(Disclaimer: As usual, most – if not all – of the information in this story is totally made up.)
Hollywood likes to make crap up as much as I do, possibly moreso. From hoverboards to 50-foot tall women, the movies will make you believe anything. These films have even contaminated people’s ideas about bananas. For examples…
The Tales of Poncho Villa continue in Part 2 of our story, “SETI”. Read on after the jump. Continue reading
The poncho that started it all.
This is a series of science fiction short stories, influenced by the FOX series The X-Files (the presence of aliens – in fact, Agent Vin Scully Gibson is inspired by Agent Dana Scully, even though he’s the exact opposite, and is much more like Fox Mulder) and New Amsterdam (an immortal who solves crimes), with the imagery of the Southwest (which I’ve always been fond of) thrown in.
But the series was actually inspired by an honor society induction ceremony.
You see, this year, I played Robin the Boy Wonder in a Batman parody film. The last day featured a scene in which I was to wear a poncho (in actuality, a blanket of mine, which my mother sewed a hole in for the head) and a sombrero (my friend Kimberly, who was co-director). I left the poncho (and incidentally my lunchbox) at Kim’s house that day, and she gave it to me the next day.
I decided to wear the poncho, as it was a blustery spring day, on the Queens College campus, during Baskin-Robbins’ 31-Cent Scoop Night, and for the induction ceremony for the New York State Science Honor Society, earning compliments and a chuckle from my sophomore-year chemistry (and senior-year forensics elective) teacher Mr. Porzio (who we last saw deriding House). I remarked that there should be a superhero who wore a poncho.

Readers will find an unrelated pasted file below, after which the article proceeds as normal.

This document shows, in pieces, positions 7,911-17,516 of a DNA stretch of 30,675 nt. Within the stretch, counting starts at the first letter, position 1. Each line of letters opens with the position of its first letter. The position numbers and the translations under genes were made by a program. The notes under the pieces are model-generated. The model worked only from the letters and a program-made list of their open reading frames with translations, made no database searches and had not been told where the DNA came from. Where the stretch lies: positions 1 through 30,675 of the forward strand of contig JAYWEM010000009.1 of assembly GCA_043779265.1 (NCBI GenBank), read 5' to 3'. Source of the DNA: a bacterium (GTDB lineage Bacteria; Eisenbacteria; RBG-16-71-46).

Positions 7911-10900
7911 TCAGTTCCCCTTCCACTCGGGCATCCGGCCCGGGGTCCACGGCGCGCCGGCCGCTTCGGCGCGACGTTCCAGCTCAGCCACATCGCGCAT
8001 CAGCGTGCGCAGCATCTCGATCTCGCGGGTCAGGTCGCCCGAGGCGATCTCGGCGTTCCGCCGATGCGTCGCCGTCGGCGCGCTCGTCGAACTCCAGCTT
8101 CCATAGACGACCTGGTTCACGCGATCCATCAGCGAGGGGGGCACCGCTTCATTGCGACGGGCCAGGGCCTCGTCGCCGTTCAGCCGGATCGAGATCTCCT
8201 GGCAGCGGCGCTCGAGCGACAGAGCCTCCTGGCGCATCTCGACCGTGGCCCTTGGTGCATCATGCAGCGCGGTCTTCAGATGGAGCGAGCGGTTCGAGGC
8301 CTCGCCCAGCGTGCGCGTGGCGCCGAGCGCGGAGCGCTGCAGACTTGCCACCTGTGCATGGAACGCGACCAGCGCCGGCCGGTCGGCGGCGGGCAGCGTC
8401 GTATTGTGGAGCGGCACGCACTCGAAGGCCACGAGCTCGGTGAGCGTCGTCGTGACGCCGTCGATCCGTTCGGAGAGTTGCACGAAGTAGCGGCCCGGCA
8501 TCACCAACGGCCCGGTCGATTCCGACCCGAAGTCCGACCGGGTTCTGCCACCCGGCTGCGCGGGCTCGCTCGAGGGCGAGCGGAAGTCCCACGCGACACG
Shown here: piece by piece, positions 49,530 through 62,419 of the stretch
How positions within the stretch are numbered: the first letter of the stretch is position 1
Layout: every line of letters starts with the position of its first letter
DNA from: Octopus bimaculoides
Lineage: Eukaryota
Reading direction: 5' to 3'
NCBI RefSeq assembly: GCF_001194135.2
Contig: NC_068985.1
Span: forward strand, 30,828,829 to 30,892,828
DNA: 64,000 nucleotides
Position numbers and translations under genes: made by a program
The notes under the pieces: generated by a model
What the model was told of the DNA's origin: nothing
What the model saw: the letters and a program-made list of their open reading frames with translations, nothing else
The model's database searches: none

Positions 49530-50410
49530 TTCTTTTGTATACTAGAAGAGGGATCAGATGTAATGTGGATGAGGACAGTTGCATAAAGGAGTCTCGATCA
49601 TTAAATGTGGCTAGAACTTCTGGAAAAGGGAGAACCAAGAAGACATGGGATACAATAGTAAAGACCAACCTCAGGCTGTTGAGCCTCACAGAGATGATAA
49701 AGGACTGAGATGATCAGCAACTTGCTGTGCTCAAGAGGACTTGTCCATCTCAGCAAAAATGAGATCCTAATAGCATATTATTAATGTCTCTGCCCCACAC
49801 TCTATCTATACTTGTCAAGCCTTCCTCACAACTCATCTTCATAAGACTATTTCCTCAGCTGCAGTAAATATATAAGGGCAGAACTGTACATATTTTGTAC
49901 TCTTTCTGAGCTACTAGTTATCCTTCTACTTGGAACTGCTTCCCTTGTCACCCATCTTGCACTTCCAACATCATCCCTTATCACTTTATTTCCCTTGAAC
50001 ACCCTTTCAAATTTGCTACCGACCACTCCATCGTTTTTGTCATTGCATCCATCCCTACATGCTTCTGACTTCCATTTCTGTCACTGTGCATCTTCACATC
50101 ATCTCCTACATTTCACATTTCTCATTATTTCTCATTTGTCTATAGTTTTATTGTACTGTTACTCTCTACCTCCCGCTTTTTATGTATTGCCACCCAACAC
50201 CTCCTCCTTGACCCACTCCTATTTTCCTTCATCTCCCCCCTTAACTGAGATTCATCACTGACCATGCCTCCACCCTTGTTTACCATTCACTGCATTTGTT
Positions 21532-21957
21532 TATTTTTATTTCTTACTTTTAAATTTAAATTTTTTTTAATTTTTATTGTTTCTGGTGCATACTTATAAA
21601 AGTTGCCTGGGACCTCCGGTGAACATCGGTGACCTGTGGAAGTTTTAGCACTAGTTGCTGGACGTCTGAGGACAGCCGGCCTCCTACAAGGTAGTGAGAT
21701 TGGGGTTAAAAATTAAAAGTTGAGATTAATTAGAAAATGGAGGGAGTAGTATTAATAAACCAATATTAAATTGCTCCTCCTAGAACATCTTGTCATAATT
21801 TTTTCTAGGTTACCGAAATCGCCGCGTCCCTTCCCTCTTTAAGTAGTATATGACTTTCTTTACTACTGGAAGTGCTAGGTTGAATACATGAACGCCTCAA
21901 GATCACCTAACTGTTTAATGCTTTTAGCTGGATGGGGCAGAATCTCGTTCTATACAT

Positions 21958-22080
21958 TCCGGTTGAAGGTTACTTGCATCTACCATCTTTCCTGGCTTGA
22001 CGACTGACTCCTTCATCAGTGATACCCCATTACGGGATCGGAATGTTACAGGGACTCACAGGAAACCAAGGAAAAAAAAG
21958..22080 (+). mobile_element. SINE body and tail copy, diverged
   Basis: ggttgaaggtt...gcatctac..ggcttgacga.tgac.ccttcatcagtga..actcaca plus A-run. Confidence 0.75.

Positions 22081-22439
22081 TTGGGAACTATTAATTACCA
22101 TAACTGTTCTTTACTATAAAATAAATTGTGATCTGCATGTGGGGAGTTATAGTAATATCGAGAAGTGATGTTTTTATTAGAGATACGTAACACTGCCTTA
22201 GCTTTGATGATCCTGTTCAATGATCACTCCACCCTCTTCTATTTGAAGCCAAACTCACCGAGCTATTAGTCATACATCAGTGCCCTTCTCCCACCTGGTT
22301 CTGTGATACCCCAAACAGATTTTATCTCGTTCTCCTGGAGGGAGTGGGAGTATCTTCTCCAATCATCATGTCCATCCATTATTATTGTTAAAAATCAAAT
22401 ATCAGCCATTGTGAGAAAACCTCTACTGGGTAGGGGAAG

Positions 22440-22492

Enter this story, the origin of a superhero: the myth they call Poncho Villa (not Pancho Villa, the man who escaped Gen. Pershing). Enjoy after the jump. Continue reading
(Ed. Note: This is a weekly story in which I put a real person, thing, or group of persons or things into the Linkbait Generator, see what ridiculous title comes out, and write a story with as few shreds of truth about it. A disclaimer that very, very little (if any) of this story is true.)
Francisco Rodriguez has a penchant for walking on the wild side. Virtually every time “K-Rod” enters the game, he tiptoes on a dental-floss-thin high-wire. But prison?
Apparently so, yes, prison. Here’s 6 things K-Rod does in his life that may end you up in the big house: Continue reading
(Ed. Note: This is hopefully the start of a weekly story in which I put a real person into the Linkbait Generator, see what ridiculous title comes out, and write a story with as few shreds of truth about it. A disclaimer that very, very little of this story is true.)
Deep down, Tony Hayward didn’t really like boats.
Sure, he was able to use boating as an excuse to get out of a sister’s birthday party here, a baby shower there, the largest oil spill in North American history every once in a while. But he never got a huge thrill from boating, confirmed that one night on the yacht in the Atlantic Ocean.
Back from a one-week hiatus, here’s the best of the week from across the Internets, the Friday Link Slurry:
- This week on mental_floss, a few American icons: the Indy 500, the Brooklyn Bridge, Mark Twain (well, his juicy memoirs), movies, and…laughing yourself to death?! Also, via the _floss, GQ‘s history of the National Enquirer, and how the Internet makes you smarter.
- The Mets’ sweep of the Phillies was not only awesome (as the New York Mets Journal blog shows), but historic (as the Elias Sports Bureau and ESPN show).
- From Gizmodo, creepy water towers (I mean, seriously, ones that would give the Animaniacs nightmares), the new king of eBooks apps, and oh, sweet, sweet irony. And via Giz‘s sister gaming blog Kotaku, seriously, China? You create an almost spot-on iPad forgery and you can’t give it a good name?
More fun after the jump! Continue reading